Here’s a little insight into my taste in politics, Animals: One of the political fads that has really bugged me in recent years is the sign people put in their yards that says, “Hate has no home here.” I can honestly say I hate those signs. They’re so self-righteous. They suggest hate lives next door, or across the street, where bad people with contrary opinions live.
A week and a half after the election, we remain a divided nation. We voted as two opposing groups: people all-in for Trump or all-in for Biden. It was pretty much a 50/50 split.
But in most parts of America, that’s over; we’ve gotten back to our real lives. Tonight at my Zoom book club, not one person mentioned Biden or Trump or made a political comment. We talked about training our dogs and found the recipe for Nuts and Berries, our favorite winter drink: one part Frangelico hazelnut liquor, one part Chambord raspberry liquor, and two parts heavy cream or half and half. That’s information worth paying attention to.
But turn on the TV or look at your news feed and you’ll think our divisions are growing and the electorate is at war. The Fake News Media should be happy – they beat Trump! – but they’re not happy at all. They’re bitter that Trump didn’t lose by more. So they keep the divisiveness going, determined to pound sense into every red state voter – my neighbors, by the way, who didn’t listen to them much in the past year and certainly aren’t listening now.
Here is my gift to the elites on both ends of the political spectrum, the recipe for an even more potent book club favorite, the vodka gimlet: 2 ounces vodka, ½ ounce fresh lime juice, ½ ounce simple syrup, garnished with a lime wheel. A couple of those should give comfort to even the most rabid partisan so they can move on with the rest of us and see some humor in their noise.
I actually laughed out loud when I read New York Times columnist Thomas Friedman’s first op-ed after the election, which proved that just because he has won three Pulitzers for his brilliant thinking about the Middle East doesn’t mean he understands our own Midwest or South at all.
Friedman vented his frustration that “no landslide, no overwhelming majority” had shamed Trump, then concluded that he wasn’t even sure our country could survive, given that so many voted for Trump. Michelle Obama described the “tens of millions of people” who voted for Trump as “supporting lies, hate, chaos and division.” And in a tone the mother of an axe murderer might use to exonerate herself from any responsibility for her son’s crime, an L.A. Times editorial lamented that “the eyes we’d hoped to open” had remained ignorant Trump supporters instead.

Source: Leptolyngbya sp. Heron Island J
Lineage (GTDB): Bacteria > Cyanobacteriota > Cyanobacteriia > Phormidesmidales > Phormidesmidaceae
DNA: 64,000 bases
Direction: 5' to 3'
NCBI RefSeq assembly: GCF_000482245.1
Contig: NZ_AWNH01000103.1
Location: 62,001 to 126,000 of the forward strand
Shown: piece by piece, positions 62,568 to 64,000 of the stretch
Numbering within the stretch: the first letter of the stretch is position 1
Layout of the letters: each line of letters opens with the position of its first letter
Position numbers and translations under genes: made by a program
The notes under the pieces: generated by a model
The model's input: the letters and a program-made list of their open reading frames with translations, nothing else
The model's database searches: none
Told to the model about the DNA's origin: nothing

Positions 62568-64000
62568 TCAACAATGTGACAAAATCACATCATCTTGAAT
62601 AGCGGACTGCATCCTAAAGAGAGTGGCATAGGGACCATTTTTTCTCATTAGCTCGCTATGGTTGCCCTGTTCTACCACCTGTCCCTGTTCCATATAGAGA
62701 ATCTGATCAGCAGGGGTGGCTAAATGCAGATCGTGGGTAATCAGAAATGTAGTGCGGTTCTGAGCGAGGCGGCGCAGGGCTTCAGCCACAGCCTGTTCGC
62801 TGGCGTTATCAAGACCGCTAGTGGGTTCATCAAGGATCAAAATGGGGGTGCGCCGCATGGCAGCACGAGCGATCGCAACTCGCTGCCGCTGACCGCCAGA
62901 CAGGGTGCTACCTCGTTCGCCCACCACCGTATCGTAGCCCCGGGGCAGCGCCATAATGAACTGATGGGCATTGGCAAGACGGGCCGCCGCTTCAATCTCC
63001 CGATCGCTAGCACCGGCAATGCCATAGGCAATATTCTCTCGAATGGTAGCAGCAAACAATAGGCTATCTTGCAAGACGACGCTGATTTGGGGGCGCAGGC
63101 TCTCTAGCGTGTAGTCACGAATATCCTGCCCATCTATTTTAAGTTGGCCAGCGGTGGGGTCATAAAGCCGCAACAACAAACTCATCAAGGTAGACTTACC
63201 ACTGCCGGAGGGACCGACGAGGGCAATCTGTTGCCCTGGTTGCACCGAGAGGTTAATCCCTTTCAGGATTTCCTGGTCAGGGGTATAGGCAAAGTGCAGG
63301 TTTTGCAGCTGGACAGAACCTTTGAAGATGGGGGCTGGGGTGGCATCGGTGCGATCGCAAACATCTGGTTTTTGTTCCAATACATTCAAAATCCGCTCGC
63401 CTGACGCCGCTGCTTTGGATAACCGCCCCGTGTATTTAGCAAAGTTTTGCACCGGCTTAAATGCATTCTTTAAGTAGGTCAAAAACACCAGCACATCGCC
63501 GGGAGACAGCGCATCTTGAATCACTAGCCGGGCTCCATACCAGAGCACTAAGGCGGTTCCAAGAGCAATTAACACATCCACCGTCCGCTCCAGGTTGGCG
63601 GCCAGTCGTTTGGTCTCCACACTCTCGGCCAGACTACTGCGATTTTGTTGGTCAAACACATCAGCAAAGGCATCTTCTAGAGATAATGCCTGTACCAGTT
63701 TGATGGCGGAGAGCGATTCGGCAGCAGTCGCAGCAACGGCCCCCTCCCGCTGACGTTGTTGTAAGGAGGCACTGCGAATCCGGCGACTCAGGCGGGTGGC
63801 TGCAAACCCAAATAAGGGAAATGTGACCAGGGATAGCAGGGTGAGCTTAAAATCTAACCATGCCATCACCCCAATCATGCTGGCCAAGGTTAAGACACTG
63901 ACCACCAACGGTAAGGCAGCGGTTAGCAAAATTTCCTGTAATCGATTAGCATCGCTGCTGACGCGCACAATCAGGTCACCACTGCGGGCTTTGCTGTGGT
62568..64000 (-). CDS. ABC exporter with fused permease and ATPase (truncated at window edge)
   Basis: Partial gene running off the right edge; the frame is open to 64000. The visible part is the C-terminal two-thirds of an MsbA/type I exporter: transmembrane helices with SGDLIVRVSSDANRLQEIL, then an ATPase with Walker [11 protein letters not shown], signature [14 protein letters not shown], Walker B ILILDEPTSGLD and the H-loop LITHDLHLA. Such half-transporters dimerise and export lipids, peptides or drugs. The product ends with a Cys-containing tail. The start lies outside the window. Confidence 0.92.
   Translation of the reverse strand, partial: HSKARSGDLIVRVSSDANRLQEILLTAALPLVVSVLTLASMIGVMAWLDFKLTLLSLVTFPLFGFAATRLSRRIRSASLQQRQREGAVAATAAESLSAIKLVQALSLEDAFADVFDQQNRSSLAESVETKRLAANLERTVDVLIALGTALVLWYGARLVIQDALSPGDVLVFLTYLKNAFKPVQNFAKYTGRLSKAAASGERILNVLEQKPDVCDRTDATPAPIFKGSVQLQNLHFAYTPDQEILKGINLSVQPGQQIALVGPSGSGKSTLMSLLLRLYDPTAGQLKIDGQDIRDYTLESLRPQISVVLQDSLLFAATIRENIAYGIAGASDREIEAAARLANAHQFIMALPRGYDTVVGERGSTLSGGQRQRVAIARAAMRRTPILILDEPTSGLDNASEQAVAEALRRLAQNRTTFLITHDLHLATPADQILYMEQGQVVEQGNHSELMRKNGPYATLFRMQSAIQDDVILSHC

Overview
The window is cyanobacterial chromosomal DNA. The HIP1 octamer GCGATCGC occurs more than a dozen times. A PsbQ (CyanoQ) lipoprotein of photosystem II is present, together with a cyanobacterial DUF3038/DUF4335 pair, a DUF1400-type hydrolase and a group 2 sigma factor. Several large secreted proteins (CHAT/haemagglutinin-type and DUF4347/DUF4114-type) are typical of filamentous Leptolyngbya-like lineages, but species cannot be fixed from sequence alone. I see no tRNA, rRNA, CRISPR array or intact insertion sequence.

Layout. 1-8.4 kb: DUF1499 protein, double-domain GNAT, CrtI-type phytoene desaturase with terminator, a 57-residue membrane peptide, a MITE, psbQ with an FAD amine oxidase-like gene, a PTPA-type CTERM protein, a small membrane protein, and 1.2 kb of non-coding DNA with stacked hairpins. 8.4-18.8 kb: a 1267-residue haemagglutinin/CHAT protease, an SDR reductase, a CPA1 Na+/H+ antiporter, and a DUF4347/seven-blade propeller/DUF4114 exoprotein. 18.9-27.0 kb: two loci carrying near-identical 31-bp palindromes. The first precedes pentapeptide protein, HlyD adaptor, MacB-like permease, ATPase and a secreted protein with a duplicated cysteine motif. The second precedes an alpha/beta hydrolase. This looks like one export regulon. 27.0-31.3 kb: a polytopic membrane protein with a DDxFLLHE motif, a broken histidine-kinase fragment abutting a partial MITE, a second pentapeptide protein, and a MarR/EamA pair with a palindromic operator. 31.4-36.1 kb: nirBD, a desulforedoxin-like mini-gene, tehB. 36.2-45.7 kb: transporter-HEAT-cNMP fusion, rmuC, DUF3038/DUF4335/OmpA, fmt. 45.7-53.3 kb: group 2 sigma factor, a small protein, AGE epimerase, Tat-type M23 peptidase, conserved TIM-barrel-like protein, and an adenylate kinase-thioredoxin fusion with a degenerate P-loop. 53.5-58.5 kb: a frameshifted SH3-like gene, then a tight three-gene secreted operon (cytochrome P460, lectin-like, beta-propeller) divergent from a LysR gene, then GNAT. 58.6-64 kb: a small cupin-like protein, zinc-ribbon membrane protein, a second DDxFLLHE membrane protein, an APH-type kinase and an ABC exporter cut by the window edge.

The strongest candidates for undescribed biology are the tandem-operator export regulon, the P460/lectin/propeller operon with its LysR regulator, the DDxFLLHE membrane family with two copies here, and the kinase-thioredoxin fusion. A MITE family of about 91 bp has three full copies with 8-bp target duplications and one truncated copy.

Politicians are also roiling, not that anyone in my book club or neighborhood cares. Progressive Alexia Ocasio-Cortez told the New York Times that traditional Democrats were “incompetent” and blamed them for the unexpected Democrat losses in the House. Then the moderate Joe Manchin, Democratic Senator from West Virginia, went on TV to blame progressives like Ocasio-Cortez for the poor results in the Senate, warning that he would not be a vote “for all the crazy stuff” her wing of the party had proposed.
Meanwhile, on the Republican side, Trump and his supporters are filing lawsuits and recounting ballots, trying to engage the faithful in a fight against election fraud. But while no Republican favors the Democrat tradition of recruiting dead voters to the polls, most also believe this election is over and Joe Biden has won. They are patiently waiting for Trump to realize the same.
And as a sideshow, war has broken out between Republican true-believers and their main news source, Fox. The tweets and texts are flying, saying Chris Wallace favored Biden in the first debate; Fox’s inaccurate polls hurt GOP candidates; Fox shouldn’t have called Arizona for Biden when it did; and then, the last straw: a Fox anchor cut off coverage of Trump’s press secretary when she was briefing the media on voter fraud – “He censored her!” Now there’s a serious campaign to get viewers to leave Fox and switch to OAN or Newsmax instead.
But most people aren’t listening. Those on the winning side are happy, which is normal, and those on the losing side are disappointed, which is normal, too. And all those normal people are going on with their lives. They have forgiven each other for their differences; they’re not keeping those differences alive. And they’re taking soup to their sick neighbors, regardless of their political views.
In other words, hate has no home in the neighborhoods I know. Maybe resentment is the hot topic in Tom Friedman, Michelle Obama and Donald Trump’s book clubs. I’m glad I belong to mine.